We had the good fortune of connecting with elin o’Hara slavick and we’ve shared our conversation below.

Hi elin o’Hara, as a parent, what do you feel is the most meaningful thing you’ve done for them?
The most important thing we did as parents for our two children was to travel with them as much as we normally did before having kids. As babies, toddlers and teenagers, they lived in Hiroshima, Japan, Greifswald, Germany, Lyon and Paris, France. Traveling has made them open-minded citizens of the world with full beautiful hearts and empathetic souls. They love all kinds of food, culture, art and landscapes and are able to easily adapt to new and challenging situations. They are seriously interested and active in what is happening in the world. My mother is from Germany and my parents instilled in me a love of travel and social justice. My partner and I carry on that tradition and I hope our kids do too!

Alright, so let’s move onto what keeps you busy professionally?
I am a conceptual Photographer. I usually start each new project with an idea for which I find a topical and unique form. One of my recent projects – There Have Been 528 Atmospheric Above-Ground Nuclear Tests to Date – came about during a 16-week Huntington Fellowship at Caltech. I was there to do research in the archives about all things nuclear related and I found a lot: Caltech produced over one million missiles during WWII; several Caltech scientists worked on the Manhattan Project developing the atomic bomb; the detonators for Little Boy and Fat Man – the A-Bombs that were dropped on Hiroshima and Nagasaki – were developed at Caltech. Having produced a monograph, After Hiroshima, several years earlier, that focused on the 60 trees that survived the A-Bomb in Hiroshima and some of the 90,000 artifacts in the Hiroshima Peace Memorial Museum Archive, I remain committed to making visible the links between nuclear power and weapons, war and loss, radiation and dangerous exposure, history and survival. While working in one of the abandoned basement darkrooms at Caltech, where many boxes of photographic paper were left – some perfect, some fogged – I decided to paint 528 nuclear tests on the fogged paper. Using developer and fixer, I painted 528 nuclear tests and exhibited them all in a solo show, Dark Archive, at the Colorado Contemporary Art Gallery in the fall, 2022. I will exhibit them all again at Cerritos College in Norwalk, CA in October, 2023. They are at the core of my in-progress book project, Dark Archive. I never would have arrived at this dynamic formal resolution without decades of research and serious play in the darkroom, archives, books, in the field (Hiroshima, Nagasaki, Fukushima), and staying open to accidents, chance and synchronicities. We can not change history but we can certainly make it. There is no such thing as failure, only research.

Any places to eat or things to do that you can share with our readers? If they have a friend visiting town, what are some spots they could take them to?
I would first take them on a long walk with my dog in Irvine, through my beautiful neighborhood of University Hills (faculty housing for UCI, where I am an Artist-in-Residence) that includes a huge eco-preserve and numerous parks. We would walk on the Crystal Cove beaches and eat at the Laguna Hotel, Carmelitas and the Beachcomber – all in Laguna Beach. I would take them to Pasadena to see the extraordinarily beautiful Caltech campus and to see art at the Armory Center for the Arts. We would wander the antique stores and have tacos and the best churros at the Taco Stand in Orange. I would take them to the new Orange County Museum of Art to see some delightful contemporary art and I would not them leave without a trip into LA where we could do a wide range of fun things – vintage shopping in Echo Park, enjoying the Griffith Observatory’s camera obscura and breathtaking views, biking through Rustic Canyon, eating at Guisados, seeing incredible art at LACMA, the Hammer, the Getty, the Broad, and many thriving galleries, and hanging out at my friend’s house in Silverlake.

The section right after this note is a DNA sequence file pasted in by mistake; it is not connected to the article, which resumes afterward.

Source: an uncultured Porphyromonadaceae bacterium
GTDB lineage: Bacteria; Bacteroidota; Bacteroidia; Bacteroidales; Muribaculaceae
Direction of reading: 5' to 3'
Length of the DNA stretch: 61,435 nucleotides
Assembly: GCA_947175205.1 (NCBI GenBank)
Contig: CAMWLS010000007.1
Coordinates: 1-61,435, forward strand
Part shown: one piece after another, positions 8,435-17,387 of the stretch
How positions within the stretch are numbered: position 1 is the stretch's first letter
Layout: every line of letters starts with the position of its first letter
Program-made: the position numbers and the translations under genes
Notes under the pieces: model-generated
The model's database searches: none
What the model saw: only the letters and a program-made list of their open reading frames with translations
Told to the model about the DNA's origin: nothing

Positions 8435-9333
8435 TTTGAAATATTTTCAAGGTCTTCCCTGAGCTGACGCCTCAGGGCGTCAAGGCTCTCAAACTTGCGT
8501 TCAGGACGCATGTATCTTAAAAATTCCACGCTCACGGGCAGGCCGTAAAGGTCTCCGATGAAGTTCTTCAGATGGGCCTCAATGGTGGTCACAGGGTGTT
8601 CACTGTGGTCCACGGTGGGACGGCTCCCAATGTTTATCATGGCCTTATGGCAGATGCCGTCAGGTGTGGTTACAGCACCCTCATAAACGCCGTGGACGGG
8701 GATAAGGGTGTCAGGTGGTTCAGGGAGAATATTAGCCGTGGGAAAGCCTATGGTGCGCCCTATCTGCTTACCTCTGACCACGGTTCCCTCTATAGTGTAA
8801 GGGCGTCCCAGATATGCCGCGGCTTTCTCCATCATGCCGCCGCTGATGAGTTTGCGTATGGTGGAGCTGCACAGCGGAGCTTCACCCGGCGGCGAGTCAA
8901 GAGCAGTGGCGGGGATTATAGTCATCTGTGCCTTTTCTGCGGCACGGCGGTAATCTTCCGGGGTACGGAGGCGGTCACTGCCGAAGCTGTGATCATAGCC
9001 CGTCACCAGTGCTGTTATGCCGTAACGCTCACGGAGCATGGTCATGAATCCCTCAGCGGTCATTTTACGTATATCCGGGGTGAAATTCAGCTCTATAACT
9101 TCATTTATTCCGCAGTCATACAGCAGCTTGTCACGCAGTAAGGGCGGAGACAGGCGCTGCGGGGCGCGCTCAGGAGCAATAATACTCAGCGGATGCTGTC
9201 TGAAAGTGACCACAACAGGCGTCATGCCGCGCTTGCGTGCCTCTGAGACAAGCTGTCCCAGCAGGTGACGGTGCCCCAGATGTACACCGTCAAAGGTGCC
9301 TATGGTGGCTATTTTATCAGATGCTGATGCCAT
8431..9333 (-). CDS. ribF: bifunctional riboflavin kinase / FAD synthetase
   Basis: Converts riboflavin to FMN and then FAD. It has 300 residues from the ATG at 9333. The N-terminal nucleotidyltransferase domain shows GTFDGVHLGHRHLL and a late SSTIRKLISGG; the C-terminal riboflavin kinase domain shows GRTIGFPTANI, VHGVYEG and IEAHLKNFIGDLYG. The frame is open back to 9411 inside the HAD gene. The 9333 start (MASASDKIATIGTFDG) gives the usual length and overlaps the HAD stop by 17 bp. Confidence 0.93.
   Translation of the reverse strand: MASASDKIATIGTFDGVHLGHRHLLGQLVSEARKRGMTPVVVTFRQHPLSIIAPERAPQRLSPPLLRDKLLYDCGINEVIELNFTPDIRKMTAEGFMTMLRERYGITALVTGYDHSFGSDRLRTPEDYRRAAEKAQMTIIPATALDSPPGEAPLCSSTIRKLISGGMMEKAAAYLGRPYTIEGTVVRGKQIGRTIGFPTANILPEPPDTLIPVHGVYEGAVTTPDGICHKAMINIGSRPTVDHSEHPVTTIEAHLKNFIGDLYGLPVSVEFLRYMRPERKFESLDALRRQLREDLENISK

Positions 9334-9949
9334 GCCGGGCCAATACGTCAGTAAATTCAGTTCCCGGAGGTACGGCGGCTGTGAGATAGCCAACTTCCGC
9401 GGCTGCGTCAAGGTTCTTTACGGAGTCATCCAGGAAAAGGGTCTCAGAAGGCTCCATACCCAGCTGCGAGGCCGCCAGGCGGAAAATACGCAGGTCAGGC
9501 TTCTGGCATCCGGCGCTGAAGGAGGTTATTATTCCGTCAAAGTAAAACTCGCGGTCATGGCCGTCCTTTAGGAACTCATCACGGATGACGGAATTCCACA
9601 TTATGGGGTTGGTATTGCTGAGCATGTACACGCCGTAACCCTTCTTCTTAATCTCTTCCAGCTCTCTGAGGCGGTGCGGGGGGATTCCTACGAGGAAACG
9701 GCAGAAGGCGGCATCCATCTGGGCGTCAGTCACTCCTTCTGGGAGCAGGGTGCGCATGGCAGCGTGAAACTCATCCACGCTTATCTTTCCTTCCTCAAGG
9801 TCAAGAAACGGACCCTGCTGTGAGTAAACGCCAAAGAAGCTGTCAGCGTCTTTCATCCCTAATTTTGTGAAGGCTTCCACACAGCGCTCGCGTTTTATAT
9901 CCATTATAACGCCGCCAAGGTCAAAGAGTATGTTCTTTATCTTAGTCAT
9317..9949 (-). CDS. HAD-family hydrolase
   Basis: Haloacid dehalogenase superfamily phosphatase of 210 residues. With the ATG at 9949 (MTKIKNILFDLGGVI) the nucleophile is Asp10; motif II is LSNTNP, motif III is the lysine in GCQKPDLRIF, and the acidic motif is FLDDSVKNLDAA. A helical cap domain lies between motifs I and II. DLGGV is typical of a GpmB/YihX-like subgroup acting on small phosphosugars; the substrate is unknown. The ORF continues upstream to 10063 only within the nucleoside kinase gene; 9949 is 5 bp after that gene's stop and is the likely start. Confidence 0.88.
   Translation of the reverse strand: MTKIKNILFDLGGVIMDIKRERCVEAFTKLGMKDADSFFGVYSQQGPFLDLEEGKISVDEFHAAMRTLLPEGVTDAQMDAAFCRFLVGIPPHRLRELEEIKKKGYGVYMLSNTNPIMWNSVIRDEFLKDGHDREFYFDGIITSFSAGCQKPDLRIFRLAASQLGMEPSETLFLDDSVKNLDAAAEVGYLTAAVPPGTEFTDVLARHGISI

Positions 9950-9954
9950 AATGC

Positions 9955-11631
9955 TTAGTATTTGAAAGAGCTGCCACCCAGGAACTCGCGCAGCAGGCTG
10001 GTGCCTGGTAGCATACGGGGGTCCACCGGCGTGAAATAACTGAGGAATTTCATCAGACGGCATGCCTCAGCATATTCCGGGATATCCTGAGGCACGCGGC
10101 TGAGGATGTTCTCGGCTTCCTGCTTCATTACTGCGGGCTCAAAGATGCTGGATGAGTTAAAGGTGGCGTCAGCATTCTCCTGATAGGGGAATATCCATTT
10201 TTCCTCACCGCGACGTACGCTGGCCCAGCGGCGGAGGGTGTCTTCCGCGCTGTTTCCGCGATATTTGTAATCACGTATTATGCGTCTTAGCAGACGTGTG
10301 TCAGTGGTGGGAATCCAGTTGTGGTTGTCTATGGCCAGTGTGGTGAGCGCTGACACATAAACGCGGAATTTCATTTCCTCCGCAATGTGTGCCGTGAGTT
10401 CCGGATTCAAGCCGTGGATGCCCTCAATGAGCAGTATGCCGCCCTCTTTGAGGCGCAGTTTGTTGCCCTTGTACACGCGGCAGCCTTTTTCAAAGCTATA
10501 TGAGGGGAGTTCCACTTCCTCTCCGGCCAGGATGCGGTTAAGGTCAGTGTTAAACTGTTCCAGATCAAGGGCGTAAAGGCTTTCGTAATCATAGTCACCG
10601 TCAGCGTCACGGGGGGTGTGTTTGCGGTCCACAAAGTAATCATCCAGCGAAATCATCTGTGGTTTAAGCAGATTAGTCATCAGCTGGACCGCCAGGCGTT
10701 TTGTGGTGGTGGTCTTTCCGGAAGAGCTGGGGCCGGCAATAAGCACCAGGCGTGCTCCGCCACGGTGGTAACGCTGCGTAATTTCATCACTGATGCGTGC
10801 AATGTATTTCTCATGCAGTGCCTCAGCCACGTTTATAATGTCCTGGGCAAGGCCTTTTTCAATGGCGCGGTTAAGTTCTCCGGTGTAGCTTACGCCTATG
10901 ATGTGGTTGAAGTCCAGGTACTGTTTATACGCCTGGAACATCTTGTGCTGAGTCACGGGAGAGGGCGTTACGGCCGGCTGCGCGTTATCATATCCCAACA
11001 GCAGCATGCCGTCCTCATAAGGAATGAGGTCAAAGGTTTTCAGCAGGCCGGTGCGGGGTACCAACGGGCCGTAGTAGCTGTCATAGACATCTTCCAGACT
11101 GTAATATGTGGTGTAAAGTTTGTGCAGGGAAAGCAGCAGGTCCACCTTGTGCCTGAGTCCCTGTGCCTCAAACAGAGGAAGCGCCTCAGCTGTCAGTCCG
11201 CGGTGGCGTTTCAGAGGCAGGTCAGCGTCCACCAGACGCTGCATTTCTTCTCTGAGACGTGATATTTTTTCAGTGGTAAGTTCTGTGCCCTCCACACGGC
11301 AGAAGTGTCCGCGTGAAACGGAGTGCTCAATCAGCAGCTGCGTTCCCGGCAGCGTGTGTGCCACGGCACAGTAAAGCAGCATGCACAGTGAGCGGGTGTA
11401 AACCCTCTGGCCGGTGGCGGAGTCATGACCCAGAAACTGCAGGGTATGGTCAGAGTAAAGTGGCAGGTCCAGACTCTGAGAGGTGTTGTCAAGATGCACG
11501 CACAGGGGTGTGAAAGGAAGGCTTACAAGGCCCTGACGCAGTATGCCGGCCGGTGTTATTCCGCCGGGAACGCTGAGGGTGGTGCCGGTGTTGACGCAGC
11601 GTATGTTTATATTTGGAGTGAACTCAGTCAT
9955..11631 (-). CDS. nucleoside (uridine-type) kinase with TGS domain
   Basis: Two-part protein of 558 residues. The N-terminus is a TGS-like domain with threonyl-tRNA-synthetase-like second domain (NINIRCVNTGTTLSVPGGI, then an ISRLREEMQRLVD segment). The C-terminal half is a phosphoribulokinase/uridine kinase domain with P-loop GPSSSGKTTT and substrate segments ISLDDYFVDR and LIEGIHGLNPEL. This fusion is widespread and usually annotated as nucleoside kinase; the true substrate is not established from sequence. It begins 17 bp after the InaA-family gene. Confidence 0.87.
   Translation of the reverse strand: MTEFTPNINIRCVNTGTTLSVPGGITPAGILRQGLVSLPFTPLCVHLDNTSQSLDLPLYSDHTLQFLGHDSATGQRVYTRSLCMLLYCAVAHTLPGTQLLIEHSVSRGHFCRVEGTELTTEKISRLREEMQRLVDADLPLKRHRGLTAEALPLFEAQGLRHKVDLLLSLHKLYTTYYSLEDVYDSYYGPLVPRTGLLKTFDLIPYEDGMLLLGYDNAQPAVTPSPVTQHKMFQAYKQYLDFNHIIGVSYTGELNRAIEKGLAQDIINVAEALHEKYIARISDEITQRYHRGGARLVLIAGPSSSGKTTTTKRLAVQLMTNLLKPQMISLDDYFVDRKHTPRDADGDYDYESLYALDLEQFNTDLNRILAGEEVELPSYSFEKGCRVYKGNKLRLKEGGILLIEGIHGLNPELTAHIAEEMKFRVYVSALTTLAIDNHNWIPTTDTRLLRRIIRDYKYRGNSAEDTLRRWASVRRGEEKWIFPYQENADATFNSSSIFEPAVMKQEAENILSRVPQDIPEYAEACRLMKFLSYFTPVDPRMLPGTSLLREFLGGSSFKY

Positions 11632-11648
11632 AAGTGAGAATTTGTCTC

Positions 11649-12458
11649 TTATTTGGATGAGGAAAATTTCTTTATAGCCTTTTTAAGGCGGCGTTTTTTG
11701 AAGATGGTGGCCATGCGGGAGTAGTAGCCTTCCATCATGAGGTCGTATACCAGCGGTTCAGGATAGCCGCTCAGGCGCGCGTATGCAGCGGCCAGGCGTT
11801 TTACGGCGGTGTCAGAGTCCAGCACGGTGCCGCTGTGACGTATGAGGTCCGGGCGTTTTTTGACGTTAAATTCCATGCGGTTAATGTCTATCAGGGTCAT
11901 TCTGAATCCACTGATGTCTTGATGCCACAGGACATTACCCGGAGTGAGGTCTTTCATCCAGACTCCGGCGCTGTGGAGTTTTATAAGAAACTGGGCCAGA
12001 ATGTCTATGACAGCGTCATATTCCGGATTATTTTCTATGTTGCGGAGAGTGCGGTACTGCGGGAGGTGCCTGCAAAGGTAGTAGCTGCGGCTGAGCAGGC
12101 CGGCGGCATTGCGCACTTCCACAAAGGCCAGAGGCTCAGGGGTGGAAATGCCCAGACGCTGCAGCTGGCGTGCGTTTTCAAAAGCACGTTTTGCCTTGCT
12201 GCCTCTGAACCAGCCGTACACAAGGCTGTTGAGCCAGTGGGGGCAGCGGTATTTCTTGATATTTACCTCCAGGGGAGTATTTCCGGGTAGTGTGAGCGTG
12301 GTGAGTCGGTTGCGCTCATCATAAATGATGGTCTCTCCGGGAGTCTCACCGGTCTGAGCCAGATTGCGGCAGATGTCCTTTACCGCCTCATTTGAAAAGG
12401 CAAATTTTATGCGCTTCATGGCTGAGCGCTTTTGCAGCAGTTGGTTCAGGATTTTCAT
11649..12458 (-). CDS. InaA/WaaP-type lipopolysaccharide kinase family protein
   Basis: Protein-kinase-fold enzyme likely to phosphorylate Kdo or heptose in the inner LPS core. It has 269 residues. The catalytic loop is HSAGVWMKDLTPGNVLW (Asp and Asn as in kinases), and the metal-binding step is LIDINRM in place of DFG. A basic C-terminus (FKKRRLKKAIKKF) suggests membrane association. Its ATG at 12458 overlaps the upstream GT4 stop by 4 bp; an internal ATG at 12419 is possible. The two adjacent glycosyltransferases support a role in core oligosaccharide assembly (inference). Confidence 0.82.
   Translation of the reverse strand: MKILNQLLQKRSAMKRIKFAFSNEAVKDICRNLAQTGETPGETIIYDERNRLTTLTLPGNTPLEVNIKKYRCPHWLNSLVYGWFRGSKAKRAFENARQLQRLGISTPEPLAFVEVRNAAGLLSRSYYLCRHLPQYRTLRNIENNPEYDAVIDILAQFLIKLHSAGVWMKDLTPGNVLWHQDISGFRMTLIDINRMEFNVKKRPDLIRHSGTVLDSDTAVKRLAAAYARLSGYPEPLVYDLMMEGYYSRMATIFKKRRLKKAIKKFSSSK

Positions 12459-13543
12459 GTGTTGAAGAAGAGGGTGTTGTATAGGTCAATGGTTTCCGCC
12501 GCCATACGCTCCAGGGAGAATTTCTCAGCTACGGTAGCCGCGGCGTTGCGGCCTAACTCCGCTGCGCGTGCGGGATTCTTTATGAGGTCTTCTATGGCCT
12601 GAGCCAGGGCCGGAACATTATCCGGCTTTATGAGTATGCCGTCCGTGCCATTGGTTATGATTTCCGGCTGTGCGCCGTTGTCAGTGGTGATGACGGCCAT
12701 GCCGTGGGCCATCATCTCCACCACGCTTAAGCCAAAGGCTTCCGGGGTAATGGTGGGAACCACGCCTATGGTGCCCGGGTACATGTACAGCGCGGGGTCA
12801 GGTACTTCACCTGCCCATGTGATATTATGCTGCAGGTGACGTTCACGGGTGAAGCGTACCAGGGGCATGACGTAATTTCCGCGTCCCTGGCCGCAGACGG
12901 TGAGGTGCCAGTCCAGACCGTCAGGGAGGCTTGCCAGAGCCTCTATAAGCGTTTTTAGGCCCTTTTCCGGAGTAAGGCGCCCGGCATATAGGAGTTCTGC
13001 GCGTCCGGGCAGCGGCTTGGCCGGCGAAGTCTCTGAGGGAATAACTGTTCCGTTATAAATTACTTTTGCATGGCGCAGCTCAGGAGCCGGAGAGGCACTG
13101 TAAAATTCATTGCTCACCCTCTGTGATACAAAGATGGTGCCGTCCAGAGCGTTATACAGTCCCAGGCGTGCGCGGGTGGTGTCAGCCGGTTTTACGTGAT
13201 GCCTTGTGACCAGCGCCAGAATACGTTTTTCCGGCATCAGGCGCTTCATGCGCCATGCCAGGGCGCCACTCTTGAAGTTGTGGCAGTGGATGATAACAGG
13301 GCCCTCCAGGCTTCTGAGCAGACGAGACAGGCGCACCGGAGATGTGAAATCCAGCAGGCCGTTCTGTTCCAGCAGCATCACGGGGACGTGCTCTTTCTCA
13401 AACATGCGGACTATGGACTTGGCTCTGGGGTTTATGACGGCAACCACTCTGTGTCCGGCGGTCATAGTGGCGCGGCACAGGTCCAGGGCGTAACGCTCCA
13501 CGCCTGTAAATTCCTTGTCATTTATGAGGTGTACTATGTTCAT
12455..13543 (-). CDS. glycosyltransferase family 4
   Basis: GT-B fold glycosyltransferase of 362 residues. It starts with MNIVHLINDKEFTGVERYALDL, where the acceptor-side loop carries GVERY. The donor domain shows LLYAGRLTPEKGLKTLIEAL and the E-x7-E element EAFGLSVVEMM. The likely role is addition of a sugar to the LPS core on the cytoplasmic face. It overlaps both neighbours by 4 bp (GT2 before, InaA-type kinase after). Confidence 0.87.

Shoutout is all about shouting out others who you feel deserve additional recognition and exposure. Who would you like to shoutout?
Several professors have had a profound influence on me as an artist and educator. Poets Tom Lux, Jane Cooper and Jina Valentine, with whom I studied poetry at Sarah Lawrence College, all taught me the power of language and the importance of poets. Joel Sternfeld, my photography professor at Sarah Lawrence and my friend, helped me to believe in myself as I am – a hyperactive photographer, disciplined artist who tries to recreate the wheel all the time, and a dedicated humanist. He introduced me to the practice of critical spontaneity. James Elkins, my professor at the School of the Art Institute of Chicago, continues to teach me so much and generously wrote the essay in my monograph, After Hiroshima. Of course, my parents hugely influenced me by taking me and my 6 siblings to countless churches and museums, political protests and educational events. Three of my sisters are artists and being the youngest, they have been immeasurable inspirations. Last, but not least, my students at UNC, Chapel Hill, over the 27 years I taught there, continue to influence me every day.

Website: http://www.elinoharaslavick.com/

Instagram: https://www.instagram.com/elinohara/?hl=en

Facebook: https://www.facebook.com/artemesia.plath/

Image Credits
All images by elin o’Hara slavick

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